The term ‘Fourth Industrial Revolution’ was originally coined by Klaus Schwab founder and executive chairman of the World Economic Forum. Schwab explained that one of the features of the Fourth Industrial Revolution is that “it doesn’t change what we are doing but rather it changes us”.
Over the past 150 years, automation and mechanisation has been the catalyst for rapid and massive shifts to the world’s labour market and economic system.
First, steam power transformed the process of agriculture, transport and simple manufacturing tasks like milling and weaving. Within fifty years or so, electricity was revolutionising more complex manufacturing, ushering in the age of mass production.
In the second half of the 20th century, electronics, information technology and simple robotics began to appear, automating production lines to such an extent that just a handful of supervisors could oversee as much work as was previously being fulfilled by hundreds. The middle classes and the service economy grew as, for the first time, mental labour became more valuable than physical labour.
Now are at the beginning of the Fourth Industrial Revolution which may be equally as transformative in that it heralds a fundamental shift in human development.
So how is this Fourth Industrial Revolution different?
From a technical standpoint, Industry 4.0 merges digital, physical, and biological systems in ways that promise enormous potential.
Some of the promised potential is already a reality and we are witnessing some wonderful examples of this fusion of digital, physical and biological systems. The CRISPR genome editing is one prominent example; so too, the mechanical exoskeletons engineered to help victims of spinal injury walk and control their limbs and hands.
When you think about what else may be possible with Industry 4.0 – Artificial Intelligence, which is fast becoming capable of replicating human-level thought, is one of the great hopes of this new revolution. Indeed, many organisations are looking to AI to solve the challenges that come with the rapid growth in data and global expansion.
Artificial Intelligence technology is now at a stage where the lines between what is real and artificial are indisputably blurring. As machines get better at natural language processing and semantics, they become more adept at mimicking human speech patterns.
But it poses the underlying question: Is human interaction on its way out?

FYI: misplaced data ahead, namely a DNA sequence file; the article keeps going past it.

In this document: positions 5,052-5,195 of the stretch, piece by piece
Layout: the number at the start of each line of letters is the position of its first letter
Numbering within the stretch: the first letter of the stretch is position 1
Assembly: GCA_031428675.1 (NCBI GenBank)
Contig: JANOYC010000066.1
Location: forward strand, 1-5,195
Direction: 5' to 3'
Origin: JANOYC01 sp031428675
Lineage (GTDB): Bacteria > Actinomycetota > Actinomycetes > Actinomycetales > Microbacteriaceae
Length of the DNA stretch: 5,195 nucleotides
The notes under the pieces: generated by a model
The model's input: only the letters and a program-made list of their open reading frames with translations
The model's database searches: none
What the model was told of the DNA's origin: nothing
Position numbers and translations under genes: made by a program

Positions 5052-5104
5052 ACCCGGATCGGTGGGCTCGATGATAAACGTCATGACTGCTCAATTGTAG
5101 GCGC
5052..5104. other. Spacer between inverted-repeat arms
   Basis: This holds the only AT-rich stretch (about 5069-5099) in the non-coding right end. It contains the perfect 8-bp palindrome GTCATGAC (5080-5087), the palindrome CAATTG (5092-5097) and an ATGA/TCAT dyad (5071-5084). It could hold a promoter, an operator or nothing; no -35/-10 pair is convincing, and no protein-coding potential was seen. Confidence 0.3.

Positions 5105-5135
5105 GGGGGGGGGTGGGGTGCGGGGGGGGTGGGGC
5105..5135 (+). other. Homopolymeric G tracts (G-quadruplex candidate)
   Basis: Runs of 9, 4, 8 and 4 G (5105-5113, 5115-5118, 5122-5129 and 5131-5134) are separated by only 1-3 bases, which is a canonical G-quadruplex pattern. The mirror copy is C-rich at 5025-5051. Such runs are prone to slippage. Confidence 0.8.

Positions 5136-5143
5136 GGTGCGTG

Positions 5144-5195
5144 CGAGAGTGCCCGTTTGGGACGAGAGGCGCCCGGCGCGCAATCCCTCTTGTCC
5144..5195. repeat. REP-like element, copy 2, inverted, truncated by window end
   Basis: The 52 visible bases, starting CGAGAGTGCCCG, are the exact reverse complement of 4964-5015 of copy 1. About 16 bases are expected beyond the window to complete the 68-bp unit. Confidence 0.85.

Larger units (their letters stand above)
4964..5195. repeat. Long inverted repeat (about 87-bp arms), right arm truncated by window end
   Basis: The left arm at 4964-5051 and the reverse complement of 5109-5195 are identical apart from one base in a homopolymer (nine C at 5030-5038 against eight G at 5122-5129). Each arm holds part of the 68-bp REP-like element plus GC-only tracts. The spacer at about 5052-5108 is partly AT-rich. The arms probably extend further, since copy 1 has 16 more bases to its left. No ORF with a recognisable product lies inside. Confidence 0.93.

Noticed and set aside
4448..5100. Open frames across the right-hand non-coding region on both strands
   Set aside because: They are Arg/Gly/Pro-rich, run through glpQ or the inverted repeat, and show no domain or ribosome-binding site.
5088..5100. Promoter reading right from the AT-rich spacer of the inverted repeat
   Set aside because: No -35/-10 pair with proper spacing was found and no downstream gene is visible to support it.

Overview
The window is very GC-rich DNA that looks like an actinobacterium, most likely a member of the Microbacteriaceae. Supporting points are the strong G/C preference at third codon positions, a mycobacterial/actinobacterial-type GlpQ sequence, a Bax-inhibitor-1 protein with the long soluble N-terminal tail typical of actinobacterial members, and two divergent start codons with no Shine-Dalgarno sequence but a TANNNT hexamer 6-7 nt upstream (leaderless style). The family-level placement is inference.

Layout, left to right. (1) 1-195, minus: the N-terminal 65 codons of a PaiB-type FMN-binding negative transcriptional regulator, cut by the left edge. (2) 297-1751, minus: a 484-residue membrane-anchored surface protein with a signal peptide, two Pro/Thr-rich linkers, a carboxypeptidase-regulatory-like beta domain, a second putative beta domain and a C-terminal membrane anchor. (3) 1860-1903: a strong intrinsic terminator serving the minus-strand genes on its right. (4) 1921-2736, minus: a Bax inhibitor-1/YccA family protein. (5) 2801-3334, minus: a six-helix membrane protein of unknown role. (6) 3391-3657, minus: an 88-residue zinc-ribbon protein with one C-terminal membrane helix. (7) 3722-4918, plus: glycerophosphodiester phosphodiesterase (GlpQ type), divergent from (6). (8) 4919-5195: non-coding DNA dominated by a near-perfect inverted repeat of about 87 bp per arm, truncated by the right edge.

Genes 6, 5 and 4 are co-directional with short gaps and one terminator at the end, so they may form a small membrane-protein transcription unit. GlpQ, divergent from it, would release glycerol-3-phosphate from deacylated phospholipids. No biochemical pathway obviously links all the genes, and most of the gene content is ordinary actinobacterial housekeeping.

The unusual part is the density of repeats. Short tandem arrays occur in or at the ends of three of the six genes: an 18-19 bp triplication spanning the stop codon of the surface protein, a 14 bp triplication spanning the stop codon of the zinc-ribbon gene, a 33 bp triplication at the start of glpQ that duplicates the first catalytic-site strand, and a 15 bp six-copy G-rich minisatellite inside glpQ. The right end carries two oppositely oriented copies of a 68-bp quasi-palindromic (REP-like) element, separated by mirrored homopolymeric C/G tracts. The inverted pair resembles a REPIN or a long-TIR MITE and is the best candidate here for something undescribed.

AI will enable communications professionals to collect crucial insights and act on them more efficiently. However, it is up to companies to find the right balance between humans and machines. Technology will only ‘take over’ if those at boardroom level allow it.
It’s inevitable that AI has and will replace some jobs, but will it completely replace customer-facing jobs such as sales teams and customer service agents? A recent research paper by Natterbox reported many SMEs are hesitant to adopt AI for customer interaction because the impression that automation makes communication too impersonal.
The hype for AI may be short-lived; the report found few believe AI would bring the sweeping changes to the way we do business as many predict. Just because something exists, it will not necessarily be adopted by everyone. Consider the rise of eCommerce – it has had an undoubted impact on our high streets, but it has not replaced bricks-and-mortar stores entirely, and in many cases has reframed ‘shopping local’ as a more personalised experience.
Considering, over 60 per cent of business is still being conducted via the phone, the voice channel is critical to any enterprise and will continue to be just as crucial with the advent of AI. It holds much more value than any other means of communication because it also conveys context, sentiment, intent, emotion and actions, providing real intelligence and driving valuable business outcomes.
Perhaps one of the exciting promises of AI is its potential to enable specialists to build better relationships with their clients, by delivering intelligent customer data in real-time to people making and taking calls.
AI allows us to work with the new technologies and innovations, to augment or enhance the customer conversation, rather than replace real human interaction and cut costs.
From automatically optimising digital marketing campaigns, to managing administrative tasks, prioritising leads and answering FAQs for existing clients – almost every touchpoint for sales, marketing and customer service professionals involves some element or process that could be made more efficient through automation.
Forward-thinking brands are experimenting with how they can rapidly supply insights from customer data to a contact centre agent, marrying the intuitive, empathetic conversational skills of a customer service professional to the richer context provided by AI.
The more companies use this data, linked with existing voice capabilities, to understand their customers and to predict behaviours and preferences, the more the overall customer experience will grow and improve.
Personalisation is the simplest way to harness AI and improve the customer experience. The data you have about your customer could easily shape their call journey in ways that will increase customer satisfaction and loyalty.
The most successful businesses over the coming decade will find ways of implementing Artificial Intelligence that helps to amplify human resources, to work directly with customers – enabling people to bring their social and emotional capabilities to the fore.
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Charles Heunemann is Managing Director, VP Asia Pacific of Natterbox Limited Australia.